Halfway thru I thought, uh huh, these are my boys, I grew up with guys like this, I know them. But it doesn't matter if your from Brooklyn or Arkansas or Katmandoo, you know these guys. I wanted to protect Jacob. I wanted to smack Frank Slattery. And I wanted to find Montgomery Brogan when he was young and tell him to take a different path. When a book makes you care this much, it must be good....more info
- mild torture
Well fleshed out characters who do what you think they should do. Since this is his first book, I'm sure subsequent works will be met wtih a keener editor's pen. Includes some interesting trivia, particularly the ball/rat torture trick..yikes....more info
- Very disappointing
Perhaps I'm not sufficiently nostalgic about New York city, where the events take place. Or should I say 'lack of events'. The first 190 pages follow 5 characters going through the paces of their lives the day before one of them starts a 7-year prison sentence. Their lives are largely uneventful, although they were portrayed realistically. Then, in the last 4 pages, some activity occurs and the book ends. There was no real tension, no suspense. The ending was neither shocking nor surprising. I'm glad I only spent 3 days getting through it....more info
- Surprisingly Enjoyable
The 25th Hour is not the usual type of book I read, and I must say the only reason I did was for a class I'm taking. I was surprised to find that I actually enjoyed reading about hours preceding Monty's stay in prison. Although characterized as a crime novel, I found The 25th Hour to be more of a character study of Monty and his friends then what a person would typically think of as a crime novel. It was easy to fall into the story and find yourself surrounded by the lives of Monty, Jacob, and Frank. To see into the lives of these childhood friends, who have each taken different paths in life but still come together for one last party as a way to celebrate Monty as well as mourn his departure to prison. Reading The 25th Hour left me wanting to keep learning more about these characters, especially how there lives continue after Monty is in prison and the group is no longer all together as they once were.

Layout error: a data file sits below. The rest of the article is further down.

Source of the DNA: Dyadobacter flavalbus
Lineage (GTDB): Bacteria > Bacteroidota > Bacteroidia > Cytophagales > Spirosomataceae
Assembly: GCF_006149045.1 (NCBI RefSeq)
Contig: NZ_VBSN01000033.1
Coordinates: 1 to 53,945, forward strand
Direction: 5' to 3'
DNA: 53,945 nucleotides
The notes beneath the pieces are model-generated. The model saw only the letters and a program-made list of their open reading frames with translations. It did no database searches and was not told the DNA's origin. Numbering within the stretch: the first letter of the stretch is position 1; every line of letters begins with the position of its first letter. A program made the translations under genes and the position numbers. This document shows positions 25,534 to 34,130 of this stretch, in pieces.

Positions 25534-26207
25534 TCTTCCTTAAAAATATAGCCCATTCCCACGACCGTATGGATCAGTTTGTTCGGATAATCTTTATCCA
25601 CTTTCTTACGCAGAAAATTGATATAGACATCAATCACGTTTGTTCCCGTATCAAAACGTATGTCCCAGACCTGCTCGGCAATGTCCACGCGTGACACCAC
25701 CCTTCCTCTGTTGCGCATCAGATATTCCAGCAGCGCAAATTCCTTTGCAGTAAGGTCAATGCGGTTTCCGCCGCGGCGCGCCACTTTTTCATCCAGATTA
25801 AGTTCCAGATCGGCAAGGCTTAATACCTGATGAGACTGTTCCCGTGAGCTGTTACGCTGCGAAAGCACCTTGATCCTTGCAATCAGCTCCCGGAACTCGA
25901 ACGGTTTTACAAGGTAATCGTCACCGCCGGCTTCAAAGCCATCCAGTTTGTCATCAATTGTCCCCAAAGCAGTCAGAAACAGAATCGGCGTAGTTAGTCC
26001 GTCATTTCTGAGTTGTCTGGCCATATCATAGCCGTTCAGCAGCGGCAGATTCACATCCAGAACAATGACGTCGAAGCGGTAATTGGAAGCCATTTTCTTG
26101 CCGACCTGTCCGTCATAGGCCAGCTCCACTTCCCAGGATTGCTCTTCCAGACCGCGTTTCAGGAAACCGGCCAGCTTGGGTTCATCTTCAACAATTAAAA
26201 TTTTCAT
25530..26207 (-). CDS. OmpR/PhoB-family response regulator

I encourage everyone to take a chance to read The 25th Hour, even it didn't look all that appealing at first. I took a chance and found a book I enjoyed without really meaning to. Hopefully others who read The 25th Hour will find the same kind joy from reading that I did.
- Excellent, quick read
This is an excellent novel. Rich, spot-on characterizations, perfect pacing, interesting subject matter, and in possession of quite possibly my favorite last line of a book ever. That this is Benioff's first novel gives me hope. Young writers this assured are always a good sign! Can't wait to see what he does next. How Spike Lee could take material this alive and turn it so boring -- and from Benioff's screenplay, no less! -- is beyond me. Skip the film, cherish the novel....more info
- I think I'm in love
I don't like to read the reviews before I read the book; too often they give something important away. But I read them now, after finishing, and what's interesting is that nobody really talks about how disgustingly charming Monty Brogan is. I mean, he's fictional, you're not supposed to have a crush on him! So here I am, having read the book twice (twice!) in two weeks, and I can't get Monty out of my head. It's not that he's good looking, because, obviously, I can't see him on the page. And it's not that he's a French Existentialist quoting Sartre, either, cause that's definitely not Monty. What is it about him? He's a small-time drug dealer headed for prison in 24 hours. Why should I care? Why am I, scarily, falling in love with a figment of somebody else's imagination?